Referring now to FIGS. 16-20, before initiating the stapling operation, users should first secured loading unit 100 to a suitable actuation apparatus, such as apparatus 200. In the case of actuation apparatus 200, users may connect actuation apparatus 200 to proximal portion 102 of loading unit 100 by advancing actuation shaft 214 in the direction indicated by arrow “A” until distal protrusion 216 engages legs 166 of locking member 154. Before or after properly connecting an actuation apparatus to proximal portion 102, the user may insert loading unit 100 through a cannula or an incision in a patient. While inserting loading unit 100 into a patient, the user may bend flexible shaft 107 to reach the target surgical site. Also, the user may articulate tool assembly 106 to place it in the desired location. To articulate tool assembly 106, the user should activate the articulation mechanism of the connected actuation apparatus. As the articulation mechanism is triggered, articulation component 142 moves in a proximal or distal direction through slit 140. If the user moves articulation component 142 distally, as indicated by arrows “B” in FIG. 19, articulation rod 148 moves distally, as indicated by arrow “C.” The distal translation of articulation rod 148 causes the corresponding distal advancement of articulation link 181 in the direction indicated by arrow “D.” As articulation link 181 is advanced distally, tool assembly 106 pivots about pivot member 110 in the direction indicated by arrow “E.” To articulate tool assembly 106 in an opposite direction, the user should move articulation component 142 in a proximal direction.

After placing tool assembly 106 in the target position, the user may fire tool assembly 106 to fasten tissue. The user may fire tool assembly 106 by triggering an actuation apparatus properly connected to loading unit 100. When the connected actuation apparatus is triggered, locking member 154 moves distally through first bore 134 of proximal portion 102. The distal translation of locking member 154 causes the corresponding distal movement of flexible center rod 172, as indicated by arrows “F.” As flexible center rod 172 moves distally, axial drive assembly 188 advances distally in the direction indicated by arrows “G.” While axial drive assembly 188 moves distally, cam rollers 195 slide through anvil assembly 114 and move anvil assembly 114 from an open position, as illustrated in FIG. 13, to a clamped position, as depicted in FIG. 18. When anvil assembly 112 moves to its clamped position, it pivots in the direction indicated by arrow “H” in FIG. 18.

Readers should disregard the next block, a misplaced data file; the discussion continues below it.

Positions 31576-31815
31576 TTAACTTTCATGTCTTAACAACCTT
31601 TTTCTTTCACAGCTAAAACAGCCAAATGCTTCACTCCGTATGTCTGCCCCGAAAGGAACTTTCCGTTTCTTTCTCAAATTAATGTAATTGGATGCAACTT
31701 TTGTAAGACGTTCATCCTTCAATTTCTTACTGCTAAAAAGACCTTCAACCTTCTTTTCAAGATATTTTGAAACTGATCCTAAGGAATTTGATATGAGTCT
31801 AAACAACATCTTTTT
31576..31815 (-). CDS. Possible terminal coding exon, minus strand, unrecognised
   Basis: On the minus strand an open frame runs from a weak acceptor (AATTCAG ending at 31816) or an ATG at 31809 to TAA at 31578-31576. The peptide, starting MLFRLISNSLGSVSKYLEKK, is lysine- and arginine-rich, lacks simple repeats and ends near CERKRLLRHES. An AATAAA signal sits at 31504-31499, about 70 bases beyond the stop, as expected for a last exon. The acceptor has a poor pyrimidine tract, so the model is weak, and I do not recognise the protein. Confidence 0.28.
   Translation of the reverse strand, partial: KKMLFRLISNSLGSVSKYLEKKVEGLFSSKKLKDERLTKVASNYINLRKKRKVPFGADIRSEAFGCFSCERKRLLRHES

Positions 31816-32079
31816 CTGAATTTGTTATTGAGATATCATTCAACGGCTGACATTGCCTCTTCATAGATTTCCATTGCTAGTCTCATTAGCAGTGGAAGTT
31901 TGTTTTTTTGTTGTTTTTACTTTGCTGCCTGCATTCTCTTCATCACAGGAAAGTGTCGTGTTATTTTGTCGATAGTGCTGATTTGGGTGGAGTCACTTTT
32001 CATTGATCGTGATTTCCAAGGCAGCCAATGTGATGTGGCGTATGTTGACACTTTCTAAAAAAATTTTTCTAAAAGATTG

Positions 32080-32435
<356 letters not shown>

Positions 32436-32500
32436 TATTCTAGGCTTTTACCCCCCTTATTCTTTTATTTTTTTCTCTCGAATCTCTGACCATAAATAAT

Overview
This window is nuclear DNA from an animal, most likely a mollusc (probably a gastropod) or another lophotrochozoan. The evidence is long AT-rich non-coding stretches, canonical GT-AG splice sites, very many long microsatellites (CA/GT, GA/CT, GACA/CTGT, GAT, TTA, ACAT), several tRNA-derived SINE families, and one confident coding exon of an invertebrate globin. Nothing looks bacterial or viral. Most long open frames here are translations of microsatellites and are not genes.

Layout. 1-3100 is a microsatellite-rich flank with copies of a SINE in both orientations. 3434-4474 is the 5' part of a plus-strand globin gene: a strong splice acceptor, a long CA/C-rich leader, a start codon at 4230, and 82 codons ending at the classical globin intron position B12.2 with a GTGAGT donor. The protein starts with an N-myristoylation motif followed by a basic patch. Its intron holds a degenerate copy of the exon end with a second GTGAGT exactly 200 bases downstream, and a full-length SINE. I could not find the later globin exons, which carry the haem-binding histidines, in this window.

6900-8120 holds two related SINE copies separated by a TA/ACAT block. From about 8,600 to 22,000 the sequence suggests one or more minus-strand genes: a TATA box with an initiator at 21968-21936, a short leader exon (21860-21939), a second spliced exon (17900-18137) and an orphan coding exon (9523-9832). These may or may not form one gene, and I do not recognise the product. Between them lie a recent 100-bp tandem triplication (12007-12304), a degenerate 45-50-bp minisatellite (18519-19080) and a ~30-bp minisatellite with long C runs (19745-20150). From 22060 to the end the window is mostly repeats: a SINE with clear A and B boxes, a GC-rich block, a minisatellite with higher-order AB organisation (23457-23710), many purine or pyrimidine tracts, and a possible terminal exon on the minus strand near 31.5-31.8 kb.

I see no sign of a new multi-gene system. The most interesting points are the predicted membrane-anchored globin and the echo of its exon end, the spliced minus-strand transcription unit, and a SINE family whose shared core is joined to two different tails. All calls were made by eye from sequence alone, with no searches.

The distal advancement of axial drive assembly 188 also causes the corresponding distal movement of actuation sled 189 in the direction indicated by arrow “I.” As actuation sled 189 translates through cartridge assembly 112, cam wedges 167 advance and sequentially or simultaneously contact the pushers. When cam wedges 167 contact the pushers, the pushers translate vertically within retention slots 116 and urge the fasteners from retention slots 116 into the fastener deforming concavities of anvil assembly 114.

It will be understood that various modifications may be made to the embodiments disclosed herein. Therefore, the above description should not be construed as limiting, but merely as exemplifications of embodiments. Those skilled in the art will envision other modifications within the scope and spirit of the present disclosure.

Referenced by
Citing PatentFiling datePublication dateApplicantTitle
DE102012007653A1 *Apr 18, 2012Oct 24, 2013Karl Storz Gmbh & Co. KgMedizinisches Instrument und Verfahren zum Zusammensetzen eines medizinischen Instruments
Classifications
U.S. Classification227/176.1
International ClassificationA61B17/068
Cooperative ClassificationA61B2017/00473, A61B2017/07214, A61B2017/320052, A61B2017/2919, A61B17/07207, A61B2017/00477, A61B2017/0046, A61B2017/2947, A61B2017/2927, A61B2017/294, A61B2017/2905
European ClassificationA61B17/072B
Legal Events
DateCodeEventDescription
Oct 2, 2012ASAssignment
Free format text: CHANGE OF NAME;ASSIGNOR:TYCO HEALTHCARE GROUP LP;REEL/FRAME:029065/0448
Owner name: COVIDIEN LP, MASSACHUSETTS
Effective date: 20120928
Oct 3, 2008ASAssignment
Owner name: TYCO HEALTHCARE GROUP LP, CONNECTICUT
Free format text: ASSIGNMENT OF ASSIGNORS INTEREST;ASSIGNORS:BLIER, KENNETH;SNIFFIN, KEVIN;BEARDSLEY, JOHN;REEL/FRAME:021626/0521;SIGNING DATES FROM 20080806 TO 20080825
Free format text: ASSIGNMENT OF ASSIGNORS INTEREST;ASSIGNORS:BLIER, KENNETH;SNIFFIN, KEVIN;BEARDSLEY, JOHN;SIGNING DATES FROM 20080806 TO 20080825;REEL/FRAME:021626/0521